If you thought, “A League of Their Own” you are not alone! The 1992 film was a box office hit and brought awareness and even celebrity to the women who played in the All-American Girls Professional Baseball League (AAGPBL) from 1943 to 1954.

Would you be surprised to learn that the St. Louis Black Bronchos played in 1910-1911? They were a black women’s baseball team, managed by Conrad Kuebler, who played men’s teams across the Midwest and Southwest.  The Boston Bloomer Girls were somewhat of a novelty act but highly successful at baseball for decades (1890s-1930s). What about Jackie Mitchell? As the story goes, she was a 17-year-old pitcher who struck out Ruth and Gehrig in 1931. Following the AAGPBL, three women played in the previously all-male Negro League in the 1950s.  Toni Stone with the Kansas City Monarchs and Mamie “Peanut” Johnson and Connie Morgan with the Indianapolis Clowns.

But it didn’t end there. Ila Borders pitched professionally from 1997 to 2000. Eri Yoshida was Japan’s first professional female baseball player. Founder of Baseball for All, Justine Siegal became the first woman to coach a men’s professional baseball team. She also has thrown batting practices for the Cleveland Indians at Spring Training in 2011 and the guest instructor for the Oakland Athletics Instructional League in 2015.

Young girls, teens, and women want to play baseball.

Did you know there is a Women’s Baseball World Cup? It began in 2004 with only five teams and had twelve national squads compete in 2018. While USA Baseball won in 2004 and 2006 since 2008 Japan has dominated and the US women want to change that!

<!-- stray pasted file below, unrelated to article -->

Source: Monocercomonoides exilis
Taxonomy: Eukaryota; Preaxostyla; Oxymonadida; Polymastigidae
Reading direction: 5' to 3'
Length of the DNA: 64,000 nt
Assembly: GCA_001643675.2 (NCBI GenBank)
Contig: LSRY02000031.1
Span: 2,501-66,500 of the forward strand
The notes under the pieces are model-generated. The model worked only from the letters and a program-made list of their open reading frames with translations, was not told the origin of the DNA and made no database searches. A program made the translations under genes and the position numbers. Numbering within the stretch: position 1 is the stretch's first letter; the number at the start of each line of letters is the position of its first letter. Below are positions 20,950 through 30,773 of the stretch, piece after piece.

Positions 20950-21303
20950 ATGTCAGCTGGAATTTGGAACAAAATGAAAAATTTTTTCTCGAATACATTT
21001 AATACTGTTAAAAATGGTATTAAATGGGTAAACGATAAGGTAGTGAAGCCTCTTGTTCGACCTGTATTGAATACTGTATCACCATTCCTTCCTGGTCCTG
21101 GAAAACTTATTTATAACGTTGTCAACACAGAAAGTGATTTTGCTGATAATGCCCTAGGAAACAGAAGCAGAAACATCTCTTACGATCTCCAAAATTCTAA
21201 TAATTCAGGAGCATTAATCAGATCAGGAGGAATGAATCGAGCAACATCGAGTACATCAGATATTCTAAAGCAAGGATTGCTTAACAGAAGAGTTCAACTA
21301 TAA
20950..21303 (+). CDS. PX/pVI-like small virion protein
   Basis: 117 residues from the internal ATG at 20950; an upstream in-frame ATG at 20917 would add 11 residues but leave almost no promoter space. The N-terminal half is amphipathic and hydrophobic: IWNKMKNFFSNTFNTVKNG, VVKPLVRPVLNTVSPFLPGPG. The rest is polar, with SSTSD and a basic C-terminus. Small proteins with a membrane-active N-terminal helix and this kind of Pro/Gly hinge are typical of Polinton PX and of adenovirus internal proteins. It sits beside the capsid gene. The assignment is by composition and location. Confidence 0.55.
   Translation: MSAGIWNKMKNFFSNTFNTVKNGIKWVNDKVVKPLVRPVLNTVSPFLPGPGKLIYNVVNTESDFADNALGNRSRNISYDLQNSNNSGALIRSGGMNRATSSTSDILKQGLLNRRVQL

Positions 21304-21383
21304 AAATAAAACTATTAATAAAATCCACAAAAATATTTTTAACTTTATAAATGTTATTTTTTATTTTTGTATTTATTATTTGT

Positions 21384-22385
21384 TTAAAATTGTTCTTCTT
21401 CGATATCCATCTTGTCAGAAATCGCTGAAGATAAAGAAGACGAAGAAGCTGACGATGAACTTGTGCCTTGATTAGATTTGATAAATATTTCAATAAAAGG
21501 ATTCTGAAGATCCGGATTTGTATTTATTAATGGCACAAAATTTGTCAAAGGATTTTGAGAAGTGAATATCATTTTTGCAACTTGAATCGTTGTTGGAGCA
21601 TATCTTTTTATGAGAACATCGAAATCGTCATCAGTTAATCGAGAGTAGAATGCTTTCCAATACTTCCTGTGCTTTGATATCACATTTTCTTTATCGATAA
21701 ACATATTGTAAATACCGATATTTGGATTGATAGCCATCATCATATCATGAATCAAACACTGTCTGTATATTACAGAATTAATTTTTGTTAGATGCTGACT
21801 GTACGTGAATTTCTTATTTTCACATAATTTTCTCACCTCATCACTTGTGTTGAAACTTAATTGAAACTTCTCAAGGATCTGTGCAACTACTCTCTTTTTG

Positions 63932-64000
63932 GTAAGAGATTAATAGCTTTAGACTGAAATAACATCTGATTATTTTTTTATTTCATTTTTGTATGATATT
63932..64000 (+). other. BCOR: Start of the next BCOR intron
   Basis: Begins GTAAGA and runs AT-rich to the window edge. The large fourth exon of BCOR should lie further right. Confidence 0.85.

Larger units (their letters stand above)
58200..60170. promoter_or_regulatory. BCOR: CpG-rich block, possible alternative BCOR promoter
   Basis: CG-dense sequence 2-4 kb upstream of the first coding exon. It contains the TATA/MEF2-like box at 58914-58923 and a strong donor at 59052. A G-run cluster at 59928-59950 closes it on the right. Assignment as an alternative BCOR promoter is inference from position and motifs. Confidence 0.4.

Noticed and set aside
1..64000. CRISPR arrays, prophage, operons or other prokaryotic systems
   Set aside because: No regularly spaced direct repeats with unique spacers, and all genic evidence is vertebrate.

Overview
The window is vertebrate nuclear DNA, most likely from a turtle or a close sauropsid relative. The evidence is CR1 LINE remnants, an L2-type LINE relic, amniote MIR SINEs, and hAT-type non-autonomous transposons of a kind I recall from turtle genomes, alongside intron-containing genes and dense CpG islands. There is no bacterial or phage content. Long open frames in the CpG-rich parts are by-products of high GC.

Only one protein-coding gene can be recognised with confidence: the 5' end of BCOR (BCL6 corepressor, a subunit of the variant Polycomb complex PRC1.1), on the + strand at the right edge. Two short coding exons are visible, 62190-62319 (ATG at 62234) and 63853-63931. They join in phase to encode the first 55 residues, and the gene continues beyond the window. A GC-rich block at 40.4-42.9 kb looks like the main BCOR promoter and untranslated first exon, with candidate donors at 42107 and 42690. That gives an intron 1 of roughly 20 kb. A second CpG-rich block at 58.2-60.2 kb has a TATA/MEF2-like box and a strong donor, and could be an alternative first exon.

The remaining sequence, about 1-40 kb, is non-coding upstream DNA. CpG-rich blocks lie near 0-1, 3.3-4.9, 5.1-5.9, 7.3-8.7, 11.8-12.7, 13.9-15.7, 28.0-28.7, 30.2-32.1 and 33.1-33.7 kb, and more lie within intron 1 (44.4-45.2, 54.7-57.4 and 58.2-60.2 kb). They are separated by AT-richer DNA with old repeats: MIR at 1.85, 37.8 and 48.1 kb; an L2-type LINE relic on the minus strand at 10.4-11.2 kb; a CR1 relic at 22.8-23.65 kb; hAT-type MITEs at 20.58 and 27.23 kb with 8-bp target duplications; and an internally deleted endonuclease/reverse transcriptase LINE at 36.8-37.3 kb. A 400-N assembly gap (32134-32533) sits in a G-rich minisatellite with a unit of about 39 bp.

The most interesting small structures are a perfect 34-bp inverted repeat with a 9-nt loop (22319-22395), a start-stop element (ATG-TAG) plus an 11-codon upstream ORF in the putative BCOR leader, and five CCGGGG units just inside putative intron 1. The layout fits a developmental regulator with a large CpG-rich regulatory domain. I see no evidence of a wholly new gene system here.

The 2019 Women’s National Team will compete in the Women’s Pan-American Championships August 18-25 in Aguascalientes, Mexico. Five-time Team USA alumna, Veronica Alvarez, was recently named as manager for the team.

July 21-27, 2019 is Women in Baseball Week. The International Women’s Baseball Center describes this as a worldwide event to recognize the value, diversity, and cultural signification of women in baseball. The theme for this year is “The Future is Now.” The Louisville Slugger Museum is hosting a special Women in Baseball display this week (July 21-27, 2019). For this first time, the AAGPBL hosted a girls baseball camp July 19-21 at the Atlanta Braves Spring Training facilities. For more exhibits and activities, please check with the Women in Baseball 2019 Events Calendar.

Share your stories of women in baseball with the hashtags #WomenInBaseballWeek #StepUpToThePlate #TheFutureIsNow